Volume 3: Teams and Teaming

Teams and Teaming
This section is intended to be a practical guide for Leaders in any organizations and corporate world.
Harvard psychologist Richard Hackman, a preeminent scholar of team effectiveness, established the power of team structures in enabling team performance. According to this influential perspective, well-designed teams are those with clear goals, well-designed tasks that are conducive to teamwork, team members with the right skills and experiences for the task, adequate resources, and access to coaching and support. Get the design right, the theory says, and the performance will take care of itself. This model focused on the team as an entity, looking largely within the well-defined bounds of a team to explain its performance. Other research, notably conducted by MIT Professor Deborah Ancona, showed that how much a team's members interact with people outside the team boundaries was also an important factor in team performance. Both perspectives worked well in guiding the design and management of effective teams, at least in contexts where managers had the lead-time and the run-time to invest in composing stable, well-designed teams.
In these prior treatments, team is a noun. A team is an established, fixed group of people cooperating in pursuit of a common goal. But what if a team disbands almost as quickly as it was assembled? For example, what if you work in an emergency services facility where the staffing changes every shift, and the team changes completely for every case or client? What if you're a member of a temporary project team formed to solve a unique production problem? Or you're part of a group of managers with a mix of individual and shared responsibilities? How do you create synergy when you lack the advantages offered by the frequent drilling and practice sessions of static performance teams like those in sports and music?

The answer lies in teaming.
Teaming is a verb. It is a dynamic activity, not a bounded, static entity. It is largely determined by the mindset and practices of teamwork, not by the design and structures of effective teams. Teaming is teamwork on the fly. It involves coordinating and collaborating without the benefit of stable team structures, because many operations like hospitals, power plants, and military installations require a level of staffing flexibility that makes stable team composition rare. In a growing number of organizations, the constantly shifting nature of work means that many teams disband almost as soon as they've formed. You could be working on one team right now, but in a few days, or even a few minutes, you may be on another team.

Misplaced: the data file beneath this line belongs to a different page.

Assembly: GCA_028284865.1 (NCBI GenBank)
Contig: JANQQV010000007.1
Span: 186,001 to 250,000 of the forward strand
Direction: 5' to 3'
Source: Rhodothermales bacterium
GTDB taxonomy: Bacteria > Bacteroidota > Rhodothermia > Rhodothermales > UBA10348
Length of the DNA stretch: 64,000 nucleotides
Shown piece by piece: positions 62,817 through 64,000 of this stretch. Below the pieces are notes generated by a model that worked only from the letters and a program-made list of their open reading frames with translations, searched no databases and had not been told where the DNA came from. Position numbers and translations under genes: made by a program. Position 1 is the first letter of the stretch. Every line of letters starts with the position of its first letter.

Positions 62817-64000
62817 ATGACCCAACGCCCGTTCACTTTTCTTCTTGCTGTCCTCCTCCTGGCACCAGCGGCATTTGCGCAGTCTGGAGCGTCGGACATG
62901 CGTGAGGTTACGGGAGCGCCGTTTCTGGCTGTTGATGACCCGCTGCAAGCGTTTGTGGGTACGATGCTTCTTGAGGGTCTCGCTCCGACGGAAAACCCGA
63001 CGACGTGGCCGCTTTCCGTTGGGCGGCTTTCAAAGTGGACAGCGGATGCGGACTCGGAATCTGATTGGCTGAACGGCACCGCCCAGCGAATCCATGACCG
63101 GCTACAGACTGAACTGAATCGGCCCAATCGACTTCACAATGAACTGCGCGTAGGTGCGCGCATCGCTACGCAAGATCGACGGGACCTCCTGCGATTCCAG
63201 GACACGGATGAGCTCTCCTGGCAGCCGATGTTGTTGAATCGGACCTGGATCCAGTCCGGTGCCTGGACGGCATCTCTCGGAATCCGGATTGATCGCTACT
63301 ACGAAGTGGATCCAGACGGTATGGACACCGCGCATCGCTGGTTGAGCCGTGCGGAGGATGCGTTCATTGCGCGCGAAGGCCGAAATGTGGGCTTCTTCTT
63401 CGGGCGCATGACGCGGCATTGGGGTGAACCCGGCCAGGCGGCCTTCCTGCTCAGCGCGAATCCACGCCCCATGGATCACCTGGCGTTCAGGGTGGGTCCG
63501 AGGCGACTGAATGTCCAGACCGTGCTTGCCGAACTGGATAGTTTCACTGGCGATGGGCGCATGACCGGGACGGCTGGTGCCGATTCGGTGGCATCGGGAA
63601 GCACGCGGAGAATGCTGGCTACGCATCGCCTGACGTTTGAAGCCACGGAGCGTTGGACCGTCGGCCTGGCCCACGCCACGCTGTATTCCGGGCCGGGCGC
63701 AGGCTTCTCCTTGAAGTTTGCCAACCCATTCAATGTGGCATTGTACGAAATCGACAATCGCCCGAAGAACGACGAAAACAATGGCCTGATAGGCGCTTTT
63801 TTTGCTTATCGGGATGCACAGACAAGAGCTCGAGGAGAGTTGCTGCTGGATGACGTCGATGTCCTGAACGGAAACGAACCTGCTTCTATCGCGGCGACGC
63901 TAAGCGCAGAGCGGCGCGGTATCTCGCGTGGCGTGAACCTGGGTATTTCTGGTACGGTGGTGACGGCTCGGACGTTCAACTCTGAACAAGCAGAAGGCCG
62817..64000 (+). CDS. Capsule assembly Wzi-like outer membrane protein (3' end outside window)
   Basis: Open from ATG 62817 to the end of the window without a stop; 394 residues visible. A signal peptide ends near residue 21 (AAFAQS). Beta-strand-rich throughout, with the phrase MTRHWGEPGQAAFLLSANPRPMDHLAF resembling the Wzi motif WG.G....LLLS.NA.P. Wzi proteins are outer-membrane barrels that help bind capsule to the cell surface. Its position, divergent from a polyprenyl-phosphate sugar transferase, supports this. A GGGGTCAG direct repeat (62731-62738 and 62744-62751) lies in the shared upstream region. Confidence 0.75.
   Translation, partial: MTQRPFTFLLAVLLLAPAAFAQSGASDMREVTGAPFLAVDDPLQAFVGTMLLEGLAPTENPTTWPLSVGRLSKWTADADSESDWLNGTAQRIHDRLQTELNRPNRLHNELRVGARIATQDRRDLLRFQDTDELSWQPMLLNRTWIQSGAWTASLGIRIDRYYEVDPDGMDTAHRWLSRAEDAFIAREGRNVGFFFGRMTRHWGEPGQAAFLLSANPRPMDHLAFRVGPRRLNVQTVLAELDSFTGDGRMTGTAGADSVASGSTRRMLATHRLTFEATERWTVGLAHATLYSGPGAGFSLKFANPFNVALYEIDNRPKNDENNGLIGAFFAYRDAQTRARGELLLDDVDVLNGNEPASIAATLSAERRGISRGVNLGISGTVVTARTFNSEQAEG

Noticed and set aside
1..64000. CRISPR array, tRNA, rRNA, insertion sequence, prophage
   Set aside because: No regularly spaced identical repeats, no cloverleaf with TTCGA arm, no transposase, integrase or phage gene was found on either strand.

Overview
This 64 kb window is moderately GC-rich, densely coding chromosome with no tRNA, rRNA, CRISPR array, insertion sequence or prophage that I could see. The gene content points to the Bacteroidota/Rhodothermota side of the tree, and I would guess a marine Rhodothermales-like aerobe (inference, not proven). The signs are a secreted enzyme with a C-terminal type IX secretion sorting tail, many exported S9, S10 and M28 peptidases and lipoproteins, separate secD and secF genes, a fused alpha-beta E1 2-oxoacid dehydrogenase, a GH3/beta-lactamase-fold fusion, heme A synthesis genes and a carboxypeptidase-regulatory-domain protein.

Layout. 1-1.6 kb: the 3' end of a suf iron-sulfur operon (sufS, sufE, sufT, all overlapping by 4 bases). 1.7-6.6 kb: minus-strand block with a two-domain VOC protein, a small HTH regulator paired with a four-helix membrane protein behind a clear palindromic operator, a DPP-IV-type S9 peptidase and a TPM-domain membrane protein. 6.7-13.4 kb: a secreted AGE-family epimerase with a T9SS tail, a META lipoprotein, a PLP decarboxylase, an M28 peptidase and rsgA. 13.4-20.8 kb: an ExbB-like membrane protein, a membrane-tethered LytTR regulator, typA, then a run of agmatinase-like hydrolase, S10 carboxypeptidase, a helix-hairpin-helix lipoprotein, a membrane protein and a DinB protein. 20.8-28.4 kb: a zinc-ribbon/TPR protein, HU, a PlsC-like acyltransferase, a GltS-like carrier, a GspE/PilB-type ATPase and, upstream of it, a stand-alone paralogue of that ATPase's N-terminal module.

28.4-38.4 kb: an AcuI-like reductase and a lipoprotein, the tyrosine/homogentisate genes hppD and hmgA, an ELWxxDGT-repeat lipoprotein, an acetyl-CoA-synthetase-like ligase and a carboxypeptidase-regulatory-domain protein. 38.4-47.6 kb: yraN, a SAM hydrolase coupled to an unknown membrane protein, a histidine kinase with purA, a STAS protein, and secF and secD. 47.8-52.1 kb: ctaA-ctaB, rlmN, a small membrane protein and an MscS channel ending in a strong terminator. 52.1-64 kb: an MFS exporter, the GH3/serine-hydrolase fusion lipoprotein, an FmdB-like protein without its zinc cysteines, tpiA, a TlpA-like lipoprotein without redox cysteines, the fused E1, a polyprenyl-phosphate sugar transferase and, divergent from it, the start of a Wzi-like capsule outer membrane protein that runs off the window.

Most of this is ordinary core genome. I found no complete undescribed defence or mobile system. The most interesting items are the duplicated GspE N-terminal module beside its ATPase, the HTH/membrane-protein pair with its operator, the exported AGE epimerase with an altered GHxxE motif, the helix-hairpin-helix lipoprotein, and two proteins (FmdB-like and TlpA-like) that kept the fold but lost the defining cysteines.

Fast moving work environments need people who know how to team, people who have the skills and the flexibility to act in moments of potential collaboration when and where they appear. They must have the ability to move on, ready for the next such moments. Teaming still relies upon old-fashioned teamwork skills such as recognizing and clarifying interdependence, establishing trust, and figuring out how to coordinate. But there usually isn't time to build a foundation of familiarity through the careful sharing of personal history and prior experience, or the development of shared experiences through practice working together. Instead, people need to develop and use new capabilities for sharing crucial knowledge quickly. They must learn to ask questions clearly and frequently. They must make the small adjustments through which different skills and knowledge are woven together into timely products and services.

Why should managers care about teaming? The answer is simple. Teaming is the engine of organizational learning. By now, everyone knows that organizations need to learn how to thrive in a world of continuous change. But how organizations learn is not as well understood. As discussed later in this chapter, organizations are complex entities; many are globally distributed, most encompass multiple areas of expertise, and nearly all engage in a variety of activities. What does it mean for such a complex entity to "learn"? An organization cannot engage in a learning process in any meaningful sense—not in the way an individual can. Yet, when individuals learn, this does not always create change in the ways the organization delivers products and services to customers. This is a conundrum that has long fascinated academics.

This book offers a practical answer to the question of how organizational learning really happens: Through teaming. Products and services are provided to customers by interdependent people and processes. Crucial learning activities must take place, within those smaller, focused units of action, for organizations to improve and innovate. In spite of the obvious need for change, most large enterprises are still managed according to a powerful mindset I call organizing to execute.


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